The crypto lender, backed by Peter Thiel and Coinbase, was given a moratorium by Justice Aedit Abdullah that will last until November 7. The move will help provide some respite to Vauld, whose 147,000 creditors will be prohibited from taking legal action against it. As per the court hearing on Monday, the company had asked for more time.
Vauld paused operations and revealed exploring restructuring options as a result of the “financial challenges” posed by a sharp plunge in cryptocurrencies. Currently, the Singapore-based company has $330 million in assets and $400 million in liabilities at the group level.|34a2f2e68e02f1e783936b928e33c021|
The judge reportedly asserted that an extension of the said period could be possible upon assessing Vauld’s progress in engaging with its creditors. As such, the company has been asked to set up a creditor’s committee to deal with the issue. Vauld will now have to furnish information with regards to cash flow and valuation of assets to its creditors in two weeks and management of its accounts in eight weeks.
“I am concerned a six-month moratorium won’t get adequate supervision and monitoring.”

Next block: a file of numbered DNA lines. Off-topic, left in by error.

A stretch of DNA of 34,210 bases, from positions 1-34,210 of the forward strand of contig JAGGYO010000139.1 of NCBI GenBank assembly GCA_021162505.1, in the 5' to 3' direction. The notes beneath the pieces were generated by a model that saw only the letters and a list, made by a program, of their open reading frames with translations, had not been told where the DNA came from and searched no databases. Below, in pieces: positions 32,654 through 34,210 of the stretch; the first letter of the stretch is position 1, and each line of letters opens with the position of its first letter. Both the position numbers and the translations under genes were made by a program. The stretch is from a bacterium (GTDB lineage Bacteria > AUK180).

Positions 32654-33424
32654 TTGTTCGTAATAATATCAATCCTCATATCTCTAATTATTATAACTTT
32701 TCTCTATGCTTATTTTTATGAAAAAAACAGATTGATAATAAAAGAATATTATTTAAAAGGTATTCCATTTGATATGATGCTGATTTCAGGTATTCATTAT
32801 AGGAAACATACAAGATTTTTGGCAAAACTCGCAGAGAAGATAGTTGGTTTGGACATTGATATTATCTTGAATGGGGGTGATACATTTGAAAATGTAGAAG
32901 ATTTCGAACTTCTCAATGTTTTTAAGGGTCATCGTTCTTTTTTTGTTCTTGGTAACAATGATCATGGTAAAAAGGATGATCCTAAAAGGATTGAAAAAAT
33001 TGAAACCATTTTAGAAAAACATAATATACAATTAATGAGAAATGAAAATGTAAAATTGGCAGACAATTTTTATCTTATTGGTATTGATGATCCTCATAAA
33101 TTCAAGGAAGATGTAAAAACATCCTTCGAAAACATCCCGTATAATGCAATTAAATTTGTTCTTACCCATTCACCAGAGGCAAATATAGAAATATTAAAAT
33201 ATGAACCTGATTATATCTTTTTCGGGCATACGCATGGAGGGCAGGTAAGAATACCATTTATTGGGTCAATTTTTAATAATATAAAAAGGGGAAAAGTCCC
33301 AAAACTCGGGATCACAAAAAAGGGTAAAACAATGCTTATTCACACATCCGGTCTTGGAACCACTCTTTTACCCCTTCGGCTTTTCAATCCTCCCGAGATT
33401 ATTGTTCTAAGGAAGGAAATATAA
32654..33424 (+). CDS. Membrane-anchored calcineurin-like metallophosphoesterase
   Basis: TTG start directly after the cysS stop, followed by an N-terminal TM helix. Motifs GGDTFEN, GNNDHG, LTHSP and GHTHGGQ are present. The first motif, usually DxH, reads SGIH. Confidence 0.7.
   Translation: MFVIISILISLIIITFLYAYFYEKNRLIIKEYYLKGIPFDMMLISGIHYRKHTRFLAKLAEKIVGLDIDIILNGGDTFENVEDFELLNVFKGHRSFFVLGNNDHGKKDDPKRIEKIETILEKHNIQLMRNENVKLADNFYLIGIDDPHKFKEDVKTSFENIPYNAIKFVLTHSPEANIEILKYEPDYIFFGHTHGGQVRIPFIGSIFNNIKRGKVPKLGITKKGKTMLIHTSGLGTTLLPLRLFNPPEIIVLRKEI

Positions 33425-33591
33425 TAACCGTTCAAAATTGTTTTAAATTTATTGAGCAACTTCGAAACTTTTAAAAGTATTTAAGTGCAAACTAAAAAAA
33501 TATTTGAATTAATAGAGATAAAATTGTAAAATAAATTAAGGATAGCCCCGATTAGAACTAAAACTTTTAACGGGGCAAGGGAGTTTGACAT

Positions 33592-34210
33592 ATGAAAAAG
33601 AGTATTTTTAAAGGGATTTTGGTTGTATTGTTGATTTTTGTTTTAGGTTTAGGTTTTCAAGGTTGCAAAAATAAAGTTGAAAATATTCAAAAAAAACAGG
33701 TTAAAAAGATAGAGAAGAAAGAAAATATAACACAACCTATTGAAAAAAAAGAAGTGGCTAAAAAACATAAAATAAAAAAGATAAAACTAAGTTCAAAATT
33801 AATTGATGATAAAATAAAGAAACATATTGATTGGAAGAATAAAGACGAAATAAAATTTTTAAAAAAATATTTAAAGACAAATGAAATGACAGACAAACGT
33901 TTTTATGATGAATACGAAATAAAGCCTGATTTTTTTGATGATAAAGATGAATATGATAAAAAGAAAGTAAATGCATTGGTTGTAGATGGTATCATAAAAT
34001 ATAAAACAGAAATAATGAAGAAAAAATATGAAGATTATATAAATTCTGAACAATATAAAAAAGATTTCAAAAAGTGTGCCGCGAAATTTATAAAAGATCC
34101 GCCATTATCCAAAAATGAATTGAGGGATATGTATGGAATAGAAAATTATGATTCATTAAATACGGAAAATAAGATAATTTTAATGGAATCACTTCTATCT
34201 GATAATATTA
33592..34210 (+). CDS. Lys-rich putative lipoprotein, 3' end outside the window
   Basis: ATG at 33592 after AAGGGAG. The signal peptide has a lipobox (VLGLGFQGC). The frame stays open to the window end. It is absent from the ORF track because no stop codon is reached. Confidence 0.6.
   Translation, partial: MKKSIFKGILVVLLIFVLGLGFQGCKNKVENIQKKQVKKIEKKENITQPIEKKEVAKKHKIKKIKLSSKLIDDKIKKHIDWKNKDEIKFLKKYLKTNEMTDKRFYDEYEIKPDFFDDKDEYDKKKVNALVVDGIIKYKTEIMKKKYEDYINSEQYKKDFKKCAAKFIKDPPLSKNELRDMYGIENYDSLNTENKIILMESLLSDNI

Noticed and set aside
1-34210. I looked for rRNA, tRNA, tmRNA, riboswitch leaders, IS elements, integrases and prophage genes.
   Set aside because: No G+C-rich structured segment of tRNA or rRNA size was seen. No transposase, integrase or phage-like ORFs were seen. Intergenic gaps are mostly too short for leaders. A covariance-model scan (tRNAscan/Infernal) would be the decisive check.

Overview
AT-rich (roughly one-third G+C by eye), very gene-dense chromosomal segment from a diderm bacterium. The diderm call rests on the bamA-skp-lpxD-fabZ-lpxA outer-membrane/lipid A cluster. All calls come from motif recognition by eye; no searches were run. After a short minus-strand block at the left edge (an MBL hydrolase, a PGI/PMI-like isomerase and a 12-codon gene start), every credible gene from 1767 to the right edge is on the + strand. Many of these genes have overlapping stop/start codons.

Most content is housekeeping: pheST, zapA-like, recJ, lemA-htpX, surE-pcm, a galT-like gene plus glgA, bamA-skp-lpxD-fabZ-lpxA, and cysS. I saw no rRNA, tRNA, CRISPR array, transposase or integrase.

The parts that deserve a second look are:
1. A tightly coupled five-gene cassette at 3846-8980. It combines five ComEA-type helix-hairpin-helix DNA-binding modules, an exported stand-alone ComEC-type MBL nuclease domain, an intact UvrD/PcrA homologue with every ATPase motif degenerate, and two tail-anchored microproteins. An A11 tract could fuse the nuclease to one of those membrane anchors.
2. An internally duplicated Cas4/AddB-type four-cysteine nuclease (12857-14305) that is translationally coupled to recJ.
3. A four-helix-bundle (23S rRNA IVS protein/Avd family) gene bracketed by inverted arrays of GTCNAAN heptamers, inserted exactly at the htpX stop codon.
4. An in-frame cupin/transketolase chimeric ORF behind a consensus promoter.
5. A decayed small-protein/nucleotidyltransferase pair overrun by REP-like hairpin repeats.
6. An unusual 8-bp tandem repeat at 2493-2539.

The judge will note the progress in the next hearing. The decision comes almost a month after Vauld filed for a moratorium against its creditors in the Singapore High Court, citing that it would restructure its debt and consider a buyout deal from its rival, Nexo. It also sought an extension on the moratorium for six months.|9697bf11a5bb0e886a1ab3bacd2b5fbc|
Vauld secured $25 million in Series A funding last summer. The funding round was participated by Valar Ventures, the venture-capital firm founded by Peter Thiel, Andrew McCormack, and James Fitzgerald, and also Pantera Capital and Coinbase Ventures. But as the price of cryptocurrencies battered, several prominent crypto lenders felt the beating exposing flaws and inconsistencies in their business models.
Vauld halted withdrawals earlier last month. The company laid off 30% of its workforce in a move to cut costs, slashed its marketing budget, and even trimmed its executive compensation.
Last week, the lender revealed facing hostile action from several creditors. As per an affidavit filed by the co-founder and CEO, Darshan Bathija, Vauld received two demand letters as well as two civil claims from four of its creditors.
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